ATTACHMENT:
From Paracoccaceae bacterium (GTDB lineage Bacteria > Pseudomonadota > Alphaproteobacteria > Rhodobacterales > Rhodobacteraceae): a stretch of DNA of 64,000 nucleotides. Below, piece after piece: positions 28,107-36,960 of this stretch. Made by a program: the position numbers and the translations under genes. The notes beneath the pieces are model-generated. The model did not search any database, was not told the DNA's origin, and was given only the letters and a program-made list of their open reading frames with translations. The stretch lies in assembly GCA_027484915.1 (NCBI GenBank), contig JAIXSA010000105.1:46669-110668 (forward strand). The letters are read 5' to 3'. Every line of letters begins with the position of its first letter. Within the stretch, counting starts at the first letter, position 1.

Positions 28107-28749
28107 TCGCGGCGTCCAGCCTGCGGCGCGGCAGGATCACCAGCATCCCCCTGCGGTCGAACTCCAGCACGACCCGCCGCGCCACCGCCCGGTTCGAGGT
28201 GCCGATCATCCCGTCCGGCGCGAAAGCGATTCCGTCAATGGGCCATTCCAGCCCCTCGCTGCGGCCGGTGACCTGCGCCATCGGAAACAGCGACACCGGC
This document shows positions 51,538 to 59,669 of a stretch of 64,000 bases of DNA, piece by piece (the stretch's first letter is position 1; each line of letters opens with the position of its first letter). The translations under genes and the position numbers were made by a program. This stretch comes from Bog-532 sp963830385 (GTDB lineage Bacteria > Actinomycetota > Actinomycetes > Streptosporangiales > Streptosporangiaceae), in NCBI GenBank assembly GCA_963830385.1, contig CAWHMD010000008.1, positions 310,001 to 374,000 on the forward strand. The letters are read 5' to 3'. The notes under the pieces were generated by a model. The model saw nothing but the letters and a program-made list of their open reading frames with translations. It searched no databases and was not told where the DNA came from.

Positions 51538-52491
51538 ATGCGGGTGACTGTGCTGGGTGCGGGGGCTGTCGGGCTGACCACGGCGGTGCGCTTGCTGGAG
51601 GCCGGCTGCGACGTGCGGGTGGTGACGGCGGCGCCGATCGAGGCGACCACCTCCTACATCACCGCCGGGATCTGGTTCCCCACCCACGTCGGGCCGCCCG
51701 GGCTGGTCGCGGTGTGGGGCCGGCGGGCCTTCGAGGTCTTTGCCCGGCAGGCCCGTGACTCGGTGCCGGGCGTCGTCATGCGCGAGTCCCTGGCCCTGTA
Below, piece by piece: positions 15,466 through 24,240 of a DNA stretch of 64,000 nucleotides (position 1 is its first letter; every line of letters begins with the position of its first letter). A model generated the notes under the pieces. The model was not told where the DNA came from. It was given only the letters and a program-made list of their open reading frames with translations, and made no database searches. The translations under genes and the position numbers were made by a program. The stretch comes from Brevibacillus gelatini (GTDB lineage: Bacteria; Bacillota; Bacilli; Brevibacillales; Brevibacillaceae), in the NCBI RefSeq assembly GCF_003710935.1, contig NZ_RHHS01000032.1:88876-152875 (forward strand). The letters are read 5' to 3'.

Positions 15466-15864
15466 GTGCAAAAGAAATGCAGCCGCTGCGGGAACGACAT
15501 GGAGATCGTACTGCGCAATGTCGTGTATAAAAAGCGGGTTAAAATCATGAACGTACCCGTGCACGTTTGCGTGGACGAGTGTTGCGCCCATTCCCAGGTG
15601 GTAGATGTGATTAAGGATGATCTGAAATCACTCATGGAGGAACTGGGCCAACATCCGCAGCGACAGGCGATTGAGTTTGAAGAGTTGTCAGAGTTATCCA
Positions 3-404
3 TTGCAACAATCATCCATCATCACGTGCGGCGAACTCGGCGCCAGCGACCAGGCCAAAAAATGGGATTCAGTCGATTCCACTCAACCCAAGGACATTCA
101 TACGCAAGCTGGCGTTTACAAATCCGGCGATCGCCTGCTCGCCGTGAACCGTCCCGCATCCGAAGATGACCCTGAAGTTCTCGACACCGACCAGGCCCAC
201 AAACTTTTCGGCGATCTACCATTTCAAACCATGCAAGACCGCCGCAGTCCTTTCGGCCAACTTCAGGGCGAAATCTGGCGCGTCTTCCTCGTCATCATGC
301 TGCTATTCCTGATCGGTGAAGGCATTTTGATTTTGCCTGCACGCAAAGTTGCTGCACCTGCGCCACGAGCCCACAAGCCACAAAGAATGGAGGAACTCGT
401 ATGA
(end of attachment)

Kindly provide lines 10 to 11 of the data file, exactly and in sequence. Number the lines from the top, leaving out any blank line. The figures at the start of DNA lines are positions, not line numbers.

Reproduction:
Below, piece by piece: positions 15,466 through 24,240 of a DNA stretch of 64,000 nucleotides (position 1 is its first letter; every line of letters begins with the position of its first letter). A model generated the notes under the pieces. The model was not told where the DNA came from. It was given only the letters and a program-made list of their open reading frames with translations, and made no database searches. The translations under genes and the position numbers were made by a program. The stretch comes from Brevibacillus gelatini (GTDB lineage: Bacteria; Bacillota; Bacilli; Brevibacillales; Brevibacillaceae), in the NCBI RefSeq assembly GCF_003710935.1, contig NZ_RHHS01000032.1:88876-152875 (forward strand). The letters are read 5' to 3'.

Positions 15466-15864